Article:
This tree reminds me of how nature is filled with fascinating plants and animals. I have learned a lot about many of these gifts through the years, and I am fortunate to live where I can see and be part of nature’s bounty every day. Yet it’s exciting to think about all the things I still don’t know about – all the wonders left to learn.

stepping stones

When I visited my parents’ old house that is now empty and for sale, the house where I grew up, my daughter and I walked all around and looked inside and outside. Much remodeling and updating has been done, yet some things were surprisingly unchanged.

As we walked from the side porch around to the back of the house, I pointed out to her that there used to be stepping stones there, and I wondered where they are now. They weren’t anything fancy, just rectangular shaped concrete, but you could tell they were old even when I was growing up because they were so thick and sturdy. Stepping stones are not made that way today.

Low and behold, at the back of the house, the stones were there. A sidewalk had been removed and the stones were in its place. I was so happy to see that they had survived all these changes, that someone else had valued them and made them useful again.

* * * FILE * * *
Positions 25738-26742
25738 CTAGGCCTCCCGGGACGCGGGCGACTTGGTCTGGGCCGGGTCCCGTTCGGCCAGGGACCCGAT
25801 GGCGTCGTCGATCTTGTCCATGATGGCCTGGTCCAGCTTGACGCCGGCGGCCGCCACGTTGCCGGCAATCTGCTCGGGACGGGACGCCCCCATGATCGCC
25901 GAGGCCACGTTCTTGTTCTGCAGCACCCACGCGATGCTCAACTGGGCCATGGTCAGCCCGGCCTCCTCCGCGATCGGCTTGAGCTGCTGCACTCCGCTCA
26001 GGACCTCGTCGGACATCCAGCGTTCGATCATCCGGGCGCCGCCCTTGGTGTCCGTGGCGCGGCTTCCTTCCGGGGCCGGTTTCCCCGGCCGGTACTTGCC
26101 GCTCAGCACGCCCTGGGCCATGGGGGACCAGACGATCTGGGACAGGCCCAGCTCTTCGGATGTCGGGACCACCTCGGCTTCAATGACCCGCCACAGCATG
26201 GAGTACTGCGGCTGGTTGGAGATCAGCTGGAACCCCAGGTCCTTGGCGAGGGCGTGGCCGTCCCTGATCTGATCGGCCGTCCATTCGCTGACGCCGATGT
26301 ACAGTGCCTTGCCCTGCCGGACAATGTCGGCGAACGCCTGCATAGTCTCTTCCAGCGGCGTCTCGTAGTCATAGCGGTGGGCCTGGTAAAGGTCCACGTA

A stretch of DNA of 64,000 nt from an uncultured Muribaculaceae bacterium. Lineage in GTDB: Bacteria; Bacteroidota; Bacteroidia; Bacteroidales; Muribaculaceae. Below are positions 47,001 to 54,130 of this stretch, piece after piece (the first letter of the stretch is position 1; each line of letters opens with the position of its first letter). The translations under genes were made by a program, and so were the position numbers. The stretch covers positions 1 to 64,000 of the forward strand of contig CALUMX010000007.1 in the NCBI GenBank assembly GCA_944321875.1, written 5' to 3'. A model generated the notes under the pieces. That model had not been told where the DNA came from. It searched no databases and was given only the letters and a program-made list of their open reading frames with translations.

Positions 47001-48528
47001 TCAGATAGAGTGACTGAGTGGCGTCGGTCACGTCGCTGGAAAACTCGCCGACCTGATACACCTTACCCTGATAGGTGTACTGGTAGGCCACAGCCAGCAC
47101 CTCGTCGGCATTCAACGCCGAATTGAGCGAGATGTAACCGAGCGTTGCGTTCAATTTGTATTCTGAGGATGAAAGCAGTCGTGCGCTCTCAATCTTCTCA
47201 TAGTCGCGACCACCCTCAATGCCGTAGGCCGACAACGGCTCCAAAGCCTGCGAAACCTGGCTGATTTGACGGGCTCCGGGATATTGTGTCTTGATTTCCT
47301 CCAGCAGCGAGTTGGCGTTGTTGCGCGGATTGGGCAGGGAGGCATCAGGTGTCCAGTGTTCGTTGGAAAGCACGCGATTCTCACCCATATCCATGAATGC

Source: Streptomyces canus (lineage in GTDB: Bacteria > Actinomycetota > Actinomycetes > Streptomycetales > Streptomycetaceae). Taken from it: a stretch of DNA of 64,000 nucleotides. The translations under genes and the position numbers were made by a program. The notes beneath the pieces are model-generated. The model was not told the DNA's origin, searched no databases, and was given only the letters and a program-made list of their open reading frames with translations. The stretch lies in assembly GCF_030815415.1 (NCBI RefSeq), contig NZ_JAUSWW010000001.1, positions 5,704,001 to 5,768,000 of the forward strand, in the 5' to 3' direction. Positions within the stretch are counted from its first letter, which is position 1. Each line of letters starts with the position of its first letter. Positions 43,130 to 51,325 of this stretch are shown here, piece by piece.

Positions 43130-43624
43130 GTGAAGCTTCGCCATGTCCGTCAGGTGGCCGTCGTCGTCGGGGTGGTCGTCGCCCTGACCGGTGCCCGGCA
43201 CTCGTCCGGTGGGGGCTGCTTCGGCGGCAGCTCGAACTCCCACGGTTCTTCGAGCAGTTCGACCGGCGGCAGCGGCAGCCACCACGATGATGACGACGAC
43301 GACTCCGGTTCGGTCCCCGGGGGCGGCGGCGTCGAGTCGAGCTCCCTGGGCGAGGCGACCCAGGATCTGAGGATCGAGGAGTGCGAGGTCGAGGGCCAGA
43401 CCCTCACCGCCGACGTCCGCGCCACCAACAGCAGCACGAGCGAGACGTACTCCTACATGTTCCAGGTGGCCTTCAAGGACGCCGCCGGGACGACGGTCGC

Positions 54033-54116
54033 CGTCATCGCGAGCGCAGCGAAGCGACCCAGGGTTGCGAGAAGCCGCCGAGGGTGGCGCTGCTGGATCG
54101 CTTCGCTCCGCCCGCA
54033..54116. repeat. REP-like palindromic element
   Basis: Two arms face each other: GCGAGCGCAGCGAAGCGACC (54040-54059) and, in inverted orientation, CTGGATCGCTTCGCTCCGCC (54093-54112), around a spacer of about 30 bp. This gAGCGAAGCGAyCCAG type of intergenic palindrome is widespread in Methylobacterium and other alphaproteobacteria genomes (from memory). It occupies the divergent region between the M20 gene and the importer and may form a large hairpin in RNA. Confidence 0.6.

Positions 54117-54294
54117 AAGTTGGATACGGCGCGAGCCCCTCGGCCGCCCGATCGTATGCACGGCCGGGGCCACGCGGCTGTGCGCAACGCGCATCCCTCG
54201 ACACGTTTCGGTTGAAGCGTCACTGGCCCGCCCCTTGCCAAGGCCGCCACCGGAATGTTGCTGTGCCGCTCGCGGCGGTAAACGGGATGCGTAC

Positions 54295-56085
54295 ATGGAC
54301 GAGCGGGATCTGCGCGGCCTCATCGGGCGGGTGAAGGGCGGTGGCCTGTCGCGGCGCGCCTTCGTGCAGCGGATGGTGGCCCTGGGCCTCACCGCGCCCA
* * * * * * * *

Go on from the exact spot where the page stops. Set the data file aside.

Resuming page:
a surprising seadog

Our dog Maggie is a rescue dog. We don’t know much about her early life, and we aren’t sure why, but she is terribly frightened of new people and different places. She has come a long way since we got her, but you can still see her fear from time to time.

When we decided to take her out on our boat for the first time, we weren’t sure how she would react.  First she had to cross the gangway to the boathouse, which is high above the water. She didn’t like it, her toenails gripped the mesh as she inched along, but we got her across. Then she had to go inside the boathouse, with its unfamiliar shadows and smells, but we coaxed her into that, too.

Of course we couldn’t get her to hop into the boat, so my husband lifted her in. At first she froze, and then she sniffed from bow to stern. Starting up the motor made her tremble, and when we exited the boathouse she froze as we drifted backwards. But once we got out into the cove and started moving forward, she felt the sun’s warmth and the gentle breeze, and she wagged her tail.

The farther we went, the happier she became. She stuck her nose up into the breeze, and then she sat up on the seat with me. She loved having the wind blow in her face. When we stopped for a while she was perched on the seat, and we watched her comfortably rock with the rhythm of the water. She was quite a seaworthy dog.